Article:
Changes, whether intentional or unintentional, maybe even well-planned changes in highly complex systems, can cause drifts. All involved parties in the integrated environment must be informed during the planning stage to avoid configuration drifts. (During the planning stage, all involved parties must be reported to prevent configuration drifts.)
At times, code changes cannot wait for a planned release and need to be made immediately. Failure to document these changes can lead to unplanned downtime in the production environment later. This situation is a perfect breeding ground for configuration drifts.
CI/CD pipelines usually have built-in checks for errors. However, you will have many more errors to deal with without automation. Automation with the help of Configuration Drift Management Tool can detect and even stop configuration drifts before they become a problem.
Sometimes, developers are granted elevated permissions to troubleshoot problems. We all have been in situations where "something needs to be quickly" and permissions were granted temporarily. But then those permissions were never revoked. There's how IAM Drift or Privilege Identities born building the foundation for a future mishap.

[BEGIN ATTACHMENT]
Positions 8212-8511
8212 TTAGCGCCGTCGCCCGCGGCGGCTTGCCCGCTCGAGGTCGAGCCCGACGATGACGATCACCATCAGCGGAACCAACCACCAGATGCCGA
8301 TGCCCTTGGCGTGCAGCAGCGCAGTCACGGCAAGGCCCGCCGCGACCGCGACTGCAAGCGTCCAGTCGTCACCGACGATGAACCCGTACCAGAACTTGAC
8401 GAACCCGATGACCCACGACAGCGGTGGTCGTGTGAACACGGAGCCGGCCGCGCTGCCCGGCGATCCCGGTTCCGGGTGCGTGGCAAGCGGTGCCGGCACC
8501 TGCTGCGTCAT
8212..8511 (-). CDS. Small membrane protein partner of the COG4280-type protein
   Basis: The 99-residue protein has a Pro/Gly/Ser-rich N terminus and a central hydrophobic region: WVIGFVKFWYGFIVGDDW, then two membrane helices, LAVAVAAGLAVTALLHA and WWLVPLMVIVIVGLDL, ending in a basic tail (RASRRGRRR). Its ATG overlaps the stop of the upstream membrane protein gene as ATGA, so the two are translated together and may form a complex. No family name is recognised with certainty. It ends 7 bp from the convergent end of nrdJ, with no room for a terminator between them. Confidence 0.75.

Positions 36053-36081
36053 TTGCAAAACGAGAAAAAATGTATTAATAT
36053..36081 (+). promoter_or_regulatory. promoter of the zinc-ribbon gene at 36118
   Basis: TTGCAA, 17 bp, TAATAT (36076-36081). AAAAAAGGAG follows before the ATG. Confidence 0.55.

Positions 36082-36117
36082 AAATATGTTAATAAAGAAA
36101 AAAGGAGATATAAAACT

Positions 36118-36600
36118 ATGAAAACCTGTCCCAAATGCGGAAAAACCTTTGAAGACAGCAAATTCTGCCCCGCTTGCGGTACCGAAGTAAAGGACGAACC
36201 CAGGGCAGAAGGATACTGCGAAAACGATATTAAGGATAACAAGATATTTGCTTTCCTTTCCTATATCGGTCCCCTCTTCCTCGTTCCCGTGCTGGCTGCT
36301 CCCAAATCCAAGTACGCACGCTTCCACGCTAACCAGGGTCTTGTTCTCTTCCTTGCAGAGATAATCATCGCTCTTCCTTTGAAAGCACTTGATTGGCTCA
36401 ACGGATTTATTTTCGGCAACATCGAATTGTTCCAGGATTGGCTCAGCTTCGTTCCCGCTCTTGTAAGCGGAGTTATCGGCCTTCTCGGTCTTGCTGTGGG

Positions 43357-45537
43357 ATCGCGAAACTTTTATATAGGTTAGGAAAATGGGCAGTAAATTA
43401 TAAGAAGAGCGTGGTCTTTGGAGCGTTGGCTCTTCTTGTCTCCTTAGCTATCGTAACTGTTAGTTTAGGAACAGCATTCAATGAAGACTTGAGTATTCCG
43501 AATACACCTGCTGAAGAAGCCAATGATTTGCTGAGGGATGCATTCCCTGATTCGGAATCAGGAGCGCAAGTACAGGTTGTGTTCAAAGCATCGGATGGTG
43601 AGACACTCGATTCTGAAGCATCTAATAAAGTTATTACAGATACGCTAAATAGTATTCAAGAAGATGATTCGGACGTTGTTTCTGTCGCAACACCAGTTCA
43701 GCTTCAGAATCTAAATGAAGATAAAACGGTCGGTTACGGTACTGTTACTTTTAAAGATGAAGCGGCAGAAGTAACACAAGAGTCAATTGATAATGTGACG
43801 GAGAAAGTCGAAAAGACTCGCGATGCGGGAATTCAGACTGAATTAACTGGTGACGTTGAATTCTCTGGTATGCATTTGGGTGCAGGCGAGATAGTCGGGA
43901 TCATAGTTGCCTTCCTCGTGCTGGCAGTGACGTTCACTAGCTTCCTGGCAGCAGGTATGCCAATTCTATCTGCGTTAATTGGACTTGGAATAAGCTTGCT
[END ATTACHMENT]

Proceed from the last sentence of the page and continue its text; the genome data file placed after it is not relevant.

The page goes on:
Any inconsistency or gap between the Product Development Life cycle and deployment to the Cloud can be called a cloud drift.
It is very convenient to imagine that all drift is bad drift. Most drifts are bad, but there is some desirable and good drift. Knowing the difference and recognizing good from bad is essential. This can save a lot of sleepless nights and frustration for your team.
Whether big or small, cloud infrastructure, drift detection, and correction should be practiced. Practicing these early will save you a lot of time and frustration in the future.